Letter from South Africa
Abstract and Keywords
Discussed two cases on the Hague International Child Abduction Convention: the House of Lords decision in Re M and Another (Children) (Abduction: Rights of Custody)  1 AC 1288 which finally decided that the court retained a discretion to order the return of wrongfully removed or retained children even if one of the defences has been established; and Central Authority v Houwert  SCA 88 where the South African Supreme Court of Appeal discussed the nature of consent to removal, as well as the nature and extent of the order that could be made on a holding that the child had to be returned.
Latest cases show the courts in the UK and South Africa continuing to grapple with issues arising from the Child Abduction Convention
A mere 10 years ago a commentator who wished to write about current legal issues in another country would find it easiest to do so by travelling to that country and accessing a library there. Even then, law reporting could take a year or more, and anyone wishing to be completely up to date had to rely on obtaining quick access to court transcripts.
Today, that all seems so primitive, and so costly. A click of a mouse, a Google search, and a good broadband connection will bring the commentator all the information he or she needs, and more. So there is no urgent need for me to be here, sitting on the Zimbabwe bank of the Zambesi, in order to read Zimbabwe cases, nor for me to spend 6 months in South Africa to discover what are currently the major issues in South African family law. But here I am and, as if to prove the point, one of the cases I want to comment on this month is from the House of Lords (though it does coincidentally have a Zimbabwe connection).
One of my columns last year (Commentary No 32 above) concerned a number of cases decided by the UK courts on the Hague Child Abduction Convention, a simple and straightforward piece of law with a clear set of aims and objectives, but which continues to generate a large amount of reportable litigation. Perhaps this is not surprising, since each opposed case requires court action, and each court action attracts legal aid, but it is more of a surprise that after 20 years, new issues of some legal import continue to arise from depressingly similar fact scenarios. So I return to the issue again this month.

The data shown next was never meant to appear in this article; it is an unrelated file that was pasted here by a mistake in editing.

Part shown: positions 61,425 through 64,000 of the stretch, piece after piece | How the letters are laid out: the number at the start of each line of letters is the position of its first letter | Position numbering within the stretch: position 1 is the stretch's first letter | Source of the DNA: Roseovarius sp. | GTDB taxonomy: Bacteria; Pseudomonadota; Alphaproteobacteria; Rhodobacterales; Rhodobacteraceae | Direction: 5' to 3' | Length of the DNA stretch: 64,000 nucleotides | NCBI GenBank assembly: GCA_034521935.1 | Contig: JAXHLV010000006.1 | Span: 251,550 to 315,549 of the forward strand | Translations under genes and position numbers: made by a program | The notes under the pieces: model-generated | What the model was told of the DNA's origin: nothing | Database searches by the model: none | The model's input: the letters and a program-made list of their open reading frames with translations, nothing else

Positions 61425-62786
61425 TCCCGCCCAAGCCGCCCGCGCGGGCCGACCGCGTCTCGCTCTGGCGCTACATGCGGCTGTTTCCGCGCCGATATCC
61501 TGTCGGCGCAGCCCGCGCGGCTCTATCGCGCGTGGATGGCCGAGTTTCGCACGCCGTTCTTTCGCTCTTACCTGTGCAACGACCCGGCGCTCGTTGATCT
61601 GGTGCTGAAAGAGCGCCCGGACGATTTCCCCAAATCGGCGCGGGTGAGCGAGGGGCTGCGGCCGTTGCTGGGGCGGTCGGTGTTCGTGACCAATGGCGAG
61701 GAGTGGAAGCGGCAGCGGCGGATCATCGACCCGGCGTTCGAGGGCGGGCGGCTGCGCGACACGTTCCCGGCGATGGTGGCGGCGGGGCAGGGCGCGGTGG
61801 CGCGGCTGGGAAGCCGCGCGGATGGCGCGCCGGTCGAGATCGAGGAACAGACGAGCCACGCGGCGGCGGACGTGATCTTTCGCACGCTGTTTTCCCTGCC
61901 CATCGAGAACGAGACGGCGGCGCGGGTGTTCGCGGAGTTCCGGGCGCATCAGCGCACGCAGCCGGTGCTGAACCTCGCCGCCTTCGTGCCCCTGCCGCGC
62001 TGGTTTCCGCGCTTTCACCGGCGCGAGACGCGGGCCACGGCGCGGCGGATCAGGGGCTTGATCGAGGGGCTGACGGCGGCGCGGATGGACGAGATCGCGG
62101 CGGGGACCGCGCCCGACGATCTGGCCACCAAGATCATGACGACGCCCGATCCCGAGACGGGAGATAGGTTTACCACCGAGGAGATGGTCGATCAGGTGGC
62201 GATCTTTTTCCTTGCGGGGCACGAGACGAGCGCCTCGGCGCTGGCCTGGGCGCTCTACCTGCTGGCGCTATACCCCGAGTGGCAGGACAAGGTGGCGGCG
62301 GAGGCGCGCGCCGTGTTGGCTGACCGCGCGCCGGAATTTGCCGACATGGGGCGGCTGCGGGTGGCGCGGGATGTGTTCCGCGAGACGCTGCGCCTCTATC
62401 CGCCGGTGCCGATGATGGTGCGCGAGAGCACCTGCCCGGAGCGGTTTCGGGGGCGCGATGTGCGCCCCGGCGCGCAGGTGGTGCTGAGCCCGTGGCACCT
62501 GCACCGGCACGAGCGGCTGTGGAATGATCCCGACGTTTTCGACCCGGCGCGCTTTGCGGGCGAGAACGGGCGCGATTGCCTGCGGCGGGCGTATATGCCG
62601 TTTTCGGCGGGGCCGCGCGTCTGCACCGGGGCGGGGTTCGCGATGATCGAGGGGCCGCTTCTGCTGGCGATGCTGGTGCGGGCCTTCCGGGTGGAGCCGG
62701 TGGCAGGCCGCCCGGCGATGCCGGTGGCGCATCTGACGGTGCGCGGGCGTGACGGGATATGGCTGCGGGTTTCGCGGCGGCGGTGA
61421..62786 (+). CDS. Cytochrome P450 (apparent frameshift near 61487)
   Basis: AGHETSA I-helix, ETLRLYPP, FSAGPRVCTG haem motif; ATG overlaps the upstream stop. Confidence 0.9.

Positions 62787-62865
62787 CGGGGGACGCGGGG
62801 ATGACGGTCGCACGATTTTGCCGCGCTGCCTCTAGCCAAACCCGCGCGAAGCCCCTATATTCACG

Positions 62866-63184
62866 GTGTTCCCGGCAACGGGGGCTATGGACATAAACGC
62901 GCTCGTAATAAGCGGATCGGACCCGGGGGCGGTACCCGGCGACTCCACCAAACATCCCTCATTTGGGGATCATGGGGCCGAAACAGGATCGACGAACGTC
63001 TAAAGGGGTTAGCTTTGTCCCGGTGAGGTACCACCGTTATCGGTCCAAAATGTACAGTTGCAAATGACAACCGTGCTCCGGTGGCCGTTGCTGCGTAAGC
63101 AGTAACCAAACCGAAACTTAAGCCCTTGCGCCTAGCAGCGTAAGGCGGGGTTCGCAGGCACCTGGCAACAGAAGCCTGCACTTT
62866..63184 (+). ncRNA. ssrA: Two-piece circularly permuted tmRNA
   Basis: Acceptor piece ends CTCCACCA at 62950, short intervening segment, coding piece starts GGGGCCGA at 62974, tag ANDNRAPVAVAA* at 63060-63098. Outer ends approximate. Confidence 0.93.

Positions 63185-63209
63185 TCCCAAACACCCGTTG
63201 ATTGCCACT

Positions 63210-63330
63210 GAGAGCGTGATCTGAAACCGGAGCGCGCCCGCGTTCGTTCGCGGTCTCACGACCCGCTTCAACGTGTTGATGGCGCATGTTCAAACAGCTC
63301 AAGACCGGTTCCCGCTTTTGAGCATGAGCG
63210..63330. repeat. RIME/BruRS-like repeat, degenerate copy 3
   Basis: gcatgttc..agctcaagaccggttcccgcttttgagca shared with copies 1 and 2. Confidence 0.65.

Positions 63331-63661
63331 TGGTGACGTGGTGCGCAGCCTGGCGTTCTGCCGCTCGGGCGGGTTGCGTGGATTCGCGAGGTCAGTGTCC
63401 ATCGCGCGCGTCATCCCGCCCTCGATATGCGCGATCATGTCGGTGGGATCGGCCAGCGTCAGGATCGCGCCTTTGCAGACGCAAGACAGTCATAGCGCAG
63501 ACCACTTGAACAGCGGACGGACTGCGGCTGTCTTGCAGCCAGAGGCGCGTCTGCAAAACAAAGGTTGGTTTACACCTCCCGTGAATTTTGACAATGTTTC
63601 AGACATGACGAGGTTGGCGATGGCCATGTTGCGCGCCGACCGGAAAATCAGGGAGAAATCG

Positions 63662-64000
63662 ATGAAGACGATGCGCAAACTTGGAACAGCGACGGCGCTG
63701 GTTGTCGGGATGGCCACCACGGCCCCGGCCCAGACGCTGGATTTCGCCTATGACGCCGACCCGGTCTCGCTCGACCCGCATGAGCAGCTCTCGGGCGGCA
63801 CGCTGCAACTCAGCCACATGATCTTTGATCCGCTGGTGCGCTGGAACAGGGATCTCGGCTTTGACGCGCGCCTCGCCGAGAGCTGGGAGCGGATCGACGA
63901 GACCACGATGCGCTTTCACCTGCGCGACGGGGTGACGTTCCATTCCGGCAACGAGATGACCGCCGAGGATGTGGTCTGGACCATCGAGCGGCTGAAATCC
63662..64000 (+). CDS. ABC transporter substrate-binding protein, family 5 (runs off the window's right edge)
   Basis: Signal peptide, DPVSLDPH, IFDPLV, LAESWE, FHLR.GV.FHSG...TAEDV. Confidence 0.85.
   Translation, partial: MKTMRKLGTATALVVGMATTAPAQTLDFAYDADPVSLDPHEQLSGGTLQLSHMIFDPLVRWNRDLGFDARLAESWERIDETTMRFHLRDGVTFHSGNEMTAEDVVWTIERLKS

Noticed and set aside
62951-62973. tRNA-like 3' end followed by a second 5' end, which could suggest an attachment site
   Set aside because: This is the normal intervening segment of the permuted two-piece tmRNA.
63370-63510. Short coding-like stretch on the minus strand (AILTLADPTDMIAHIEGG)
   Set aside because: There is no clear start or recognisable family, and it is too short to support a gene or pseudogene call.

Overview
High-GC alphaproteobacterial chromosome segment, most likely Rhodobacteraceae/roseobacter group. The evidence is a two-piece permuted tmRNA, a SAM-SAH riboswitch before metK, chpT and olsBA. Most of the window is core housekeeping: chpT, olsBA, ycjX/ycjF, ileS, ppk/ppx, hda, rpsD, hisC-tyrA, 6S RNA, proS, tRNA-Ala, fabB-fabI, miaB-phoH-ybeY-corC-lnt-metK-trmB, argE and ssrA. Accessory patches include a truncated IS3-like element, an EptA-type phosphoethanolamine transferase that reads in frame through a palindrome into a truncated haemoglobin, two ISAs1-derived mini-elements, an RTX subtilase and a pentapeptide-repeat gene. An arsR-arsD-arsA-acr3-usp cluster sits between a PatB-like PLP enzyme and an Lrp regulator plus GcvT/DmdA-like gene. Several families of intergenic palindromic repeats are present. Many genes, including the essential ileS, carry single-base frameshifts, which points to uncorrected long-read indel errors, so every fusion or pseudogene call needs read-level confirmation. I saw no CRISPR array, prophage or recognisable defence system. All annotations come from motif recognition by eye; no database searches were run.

A most interesting judgment has recently been handed down by the House of Lords in Re M and Another (Children) (Abduction: Rights of Custody)  1 AC 1288. The lead speech was delivered by Baroness Hale of Richmond, one of the most insightful commentators on this (and other) issues. The scenario presented was relatively typical: two children, aged 13 and 10, had been born and bred in Zimbabwe where, after their parents’ separation, they lived with their father. On a visit to their mother, they were secreted out of the country and brought to the UK, where the mother sought (and failed to obtain) asylum.
Though originally the children wanted to go home, after some time their attitude changed and they expressed the wish to remain in England with their mother. Now, the mother had made it difficult for the father to trace the family and so, by the time the father made the Hague Convention application, the children had been in the UK for more than 2 years and, the judge at first instance held, were “settled” in the UK. This meant that there was no obligation under the Convention to order their immediate return: the facts raised an Art 12 defence.
The issue before the House of Lords was whether the court had a discretion under the Convention to order return even when this defence was made out, or whether settlement took the case outwith the Convention entirely. The matter had some practical significance, in that if the Convention did not apply, a wider examination of the facts and circumstances would be required in order to allow the court to make a judgment based solely on the child’s welfare, while if the Convention continued to apply, the decision would be made taking account of the principles underpinning the Convention itself.
Baroness Hale warned against making too much of this distinction and, in the end, she held that the court retained a discretion under the Convention. As such, it is appropriate to take account of the aims of the Convention, including comity between contracting states, respect for foreign judicial processes, and deterrence of abduction in the first place (see especially para 42). These are not overriding considerations but merely factors to be taken into account in addition to welfare considerations. In particular, the immediate return of the child (which is the primary objective of the Hague Convention) is no longer a major aim in “settlement” cases, for the very reason that too much time has passed.